First with Financial Comment from Arabia

Is the JAL bankruptcy or Cadbury deal the spirit of the age?

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The juxtaposition of two completely separate financial transactions on opposite sides of the world are signs of our times: the $19.7 billion knock out offer for UK chocolate giant Cadbury by US group Kraft; and the filing for bankruptcy by Japanese Airlines with debts of more than $26 billion.

Both are realities and not mere pontification on the state of the global economy. Deals are the wheels of commerce. But what does this tell us?

Premature takeover

Kraft is clearly being aggressive about global expansion and believes an economic recovery is coming. It thinks Cadbury is a good buy even if its biggest shareholder, none other than Warren Buffett reckons otherwise.

Is this another of those too-early-in-the-business-cycle takeovers that shareholders live to regret? Out of the 840 pence a share paid for Cadbury, 500 pence is in cash, so Kraft will be taking up debt and is therefore highly confident of the outlook.

So Kraft needs good luck – not something Warren Buffett has ever relied upon. In the long run bad things can and do always happen in business. Kraft is gambling on an upturn in the business cycle and has not even bought particularly cheaply at the bottom.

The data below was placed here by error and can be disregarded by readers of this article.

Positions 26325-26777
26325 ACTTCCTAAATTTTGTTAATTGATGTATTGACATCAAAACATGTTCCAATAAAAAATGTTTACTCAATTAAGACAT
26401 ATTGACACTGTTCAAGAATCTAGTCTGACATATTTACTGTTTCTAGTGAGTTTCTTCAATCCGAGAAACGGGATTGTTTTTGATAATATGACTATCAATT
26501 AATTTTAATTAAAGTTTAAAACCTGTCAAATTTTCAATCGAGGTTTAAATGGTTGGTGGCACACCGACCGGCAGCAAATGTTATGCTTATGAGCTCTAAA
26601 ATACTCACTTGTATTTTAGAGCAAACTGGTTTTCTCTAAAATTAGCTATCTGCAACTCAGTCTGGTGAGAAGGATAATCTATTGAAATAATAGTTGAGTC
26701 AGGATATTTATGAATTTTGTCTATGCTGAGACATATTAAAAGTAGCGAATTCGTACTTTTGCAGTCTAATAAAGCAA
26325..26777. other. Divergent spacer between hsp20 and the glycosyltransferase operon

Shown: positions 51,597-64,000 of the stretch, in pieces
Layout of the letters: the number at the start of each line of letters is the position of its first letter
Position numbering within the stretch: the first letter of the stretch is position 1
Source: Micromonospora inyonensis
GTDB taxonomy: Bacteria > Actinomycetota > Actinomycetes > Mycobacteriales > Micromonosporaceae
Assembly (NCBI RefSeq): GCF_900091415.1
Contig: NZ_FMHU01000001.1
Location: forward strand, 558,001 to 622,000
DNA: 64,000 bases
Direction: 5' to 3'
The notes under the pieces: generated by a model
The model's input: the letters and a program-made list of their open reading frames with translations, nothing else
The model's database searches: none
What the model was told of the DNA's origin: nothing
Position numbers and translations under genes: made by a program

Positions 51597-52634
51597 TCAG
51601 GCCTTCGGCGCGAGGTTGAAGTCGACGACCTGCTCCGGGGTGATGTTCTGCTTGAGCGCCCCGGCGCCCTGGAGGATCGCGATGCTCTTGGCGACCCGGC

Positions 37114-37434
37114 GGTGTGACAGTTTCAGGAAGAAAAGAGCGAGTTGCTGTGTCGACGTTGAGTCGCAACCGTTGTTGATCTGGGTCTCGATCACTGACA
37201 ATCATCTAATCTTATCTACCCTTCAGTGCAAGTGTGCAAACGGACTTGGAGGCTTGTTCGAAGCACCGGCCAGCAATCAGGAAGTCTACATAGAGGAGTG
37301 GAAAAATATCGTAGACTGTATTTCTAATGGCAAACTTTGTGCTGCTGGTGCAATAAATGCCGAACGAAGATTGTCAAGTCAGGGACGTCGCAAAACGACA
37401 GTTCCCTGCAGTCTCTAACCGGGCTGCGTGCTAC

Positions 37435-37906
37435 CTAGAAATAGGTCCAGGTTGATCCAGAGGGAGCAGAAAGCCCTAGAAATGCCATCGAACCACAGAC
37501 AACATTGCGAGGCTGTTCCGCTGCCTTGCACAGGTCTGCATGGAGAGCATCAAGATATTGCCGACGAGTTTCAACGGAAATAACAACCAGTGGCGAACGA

Then again what are we to make of the move by JAL into bankruptcy protection for a phased restructuring. The Japanese carrier is to cut around 16,000 jobs, reduce pensions for retired staff, move to more fuel efficient aircraft and restructure a $26 billion debt mountain.

That could not be achieved without $10 billion of government cash to keep the airline going during this process. Too big to fail, too important for national prestige or a state-backed dinosaur, you can take your pick.

Government dependency

But the JAL bankruptcy is also a symbol of everything that has gone wrong in Japan for the past 20 years: over investment in publicly funded infrastructure, market intervention, lack of innovation, price fixing, an uncompetitive currency rate and an ageing population.

At the very least the JAL bankruptcy shows that no government can support loss leaders forever, and that eventually market forces catch up with every nation. Will a new national champion emerge from the bankruptcy process? It really does beggar belief that it should be even contemplated.

But in the recent global financial crisis government support for ‘too big to fail’ companies like GM and Chrysler and banks too many to mention has become a symbol of our age. That this delays rather than avoids that ultimate end-game is clear from JAL, and in the meantime private enterprise is denied its true role in national reconstruction.

Sadly government intervention is the spirit of the age, and it never works.


Written by Peter Cooper

January 20, 2010 at 8:49 am

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